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Roving Teen Reporter
Journalistic Frustration
Lily Nilipour | Torrey Pines High School Senior

I am entering my third year as a staff member on my school’s newspaper — the Torrey Pines High School Falconer. I’ve written innumerable articles, researched dozens of topics and talked to a variety of people, all for the sake of journalism. Rapid-fire deadlines, red ink and refrigerated pizza on layouts have become some of my best friends and worst enemies.

Yet, student journalism is, of course, more than just late nights in the computer lab and continual rounds of edits. As put by my fellow Falconer staff member Irene Yu, “student journalism is important because a lot of times, younger people are dismissed for their ideas simply because of age.”

Despite the time and effort we spend reporting stories and following a rigid journalistic code of conduct, as students we are often brushed aside by not only adults, but also our own peers. It is not uncommon to see a fresh copy of the Falconer in the trash can, or to hear a friend ask, “What’s the Falconer again?” And although many students do read the newspaper, it is difficult to continue our journalistic endeavors when many other students have no respect for them. It is discouraging.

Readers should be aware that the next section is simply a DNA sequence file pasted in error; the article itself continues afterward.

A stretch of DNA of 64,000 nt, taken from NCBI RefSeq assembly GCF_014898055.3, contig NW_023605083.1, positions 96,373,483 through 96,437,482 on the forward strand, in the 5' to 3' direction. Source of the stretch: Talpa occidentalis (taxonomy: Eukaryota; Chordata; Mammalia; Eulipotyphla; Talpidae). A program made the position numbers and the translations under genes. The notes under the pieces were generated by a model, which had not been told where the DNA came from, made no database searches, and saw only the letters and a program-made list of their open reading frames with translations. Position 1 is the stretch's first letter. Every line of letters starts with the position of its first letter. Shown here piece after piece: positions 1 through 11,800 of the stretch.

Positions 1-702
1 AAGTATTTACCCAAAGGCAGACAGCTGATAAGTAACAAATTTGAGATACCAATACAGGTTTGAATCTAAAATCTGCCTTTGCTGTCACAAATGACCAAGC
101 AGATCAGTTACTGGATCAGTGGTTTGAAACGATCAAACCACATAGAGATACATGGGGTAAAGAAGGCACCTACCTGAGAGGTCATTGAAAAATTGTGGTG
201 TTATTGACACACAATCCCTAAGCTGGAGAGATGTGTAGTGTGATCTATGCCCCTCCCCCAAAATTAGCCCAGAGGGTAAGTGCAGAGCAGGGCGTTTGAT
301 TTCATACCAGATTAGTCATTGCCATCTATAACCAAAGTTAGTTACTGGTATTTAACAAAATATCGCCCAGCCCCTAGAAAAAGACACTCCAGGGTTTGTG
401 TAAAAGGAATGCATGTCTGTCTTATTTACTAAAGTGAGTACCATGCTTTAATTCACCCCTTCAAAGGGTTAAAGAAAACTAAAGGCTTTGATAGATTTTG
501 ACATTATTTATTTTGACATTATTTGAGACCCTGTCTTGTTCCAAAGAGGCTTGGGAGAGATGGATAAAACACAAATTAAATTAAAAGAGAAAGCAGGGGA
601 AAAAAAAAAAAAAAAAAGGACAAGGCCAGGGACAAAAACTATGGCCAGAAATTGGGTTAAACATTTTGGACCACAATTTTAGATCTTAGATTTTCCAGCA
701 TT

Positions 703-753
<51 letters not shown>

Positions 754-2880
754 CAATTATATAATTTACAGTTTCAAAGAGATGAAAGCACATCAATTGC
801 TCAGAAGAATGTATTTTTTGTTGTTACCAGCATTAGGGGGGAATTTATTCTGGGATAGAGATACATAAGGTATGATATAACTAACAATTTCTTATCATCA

In a time where journalism seems to be losing its value and dignity in society, and student journalism even more so at that, I find it puzzling that I, however, am increasingly drawn to it. As a teen sports reporter for the company Prep2Prep, and now a new teen reporter for the Sandpiper, it appears that I am still attached to this idea of student reporting, just like many others who are part of the Falconer. The reason is this: we are attracted to hearing stories, and telling them.
“Journalism has taught me [so much], whether it’s how to write in a concise fashion or how to talk to someone who has just lost a family member,” Irene said. “It has given me a platform to voice my thoughts.”

As student journalists, we cannot rest. We hear about issues and get angry, we hear about a loss and get sad. Our emotions are volatile, and we can use that to our advantage. We talk to all sorts of people and we get to the bottom of things. We report because it is our duty to let people around us know what is going on around them.

For me, journalism will always stay alive; for, no matter how many times I feel that my work is in vain or taken for granted because I am seventeen years old, I know that I am in the end fighting for truth and doing what is right, even if others may not think so.



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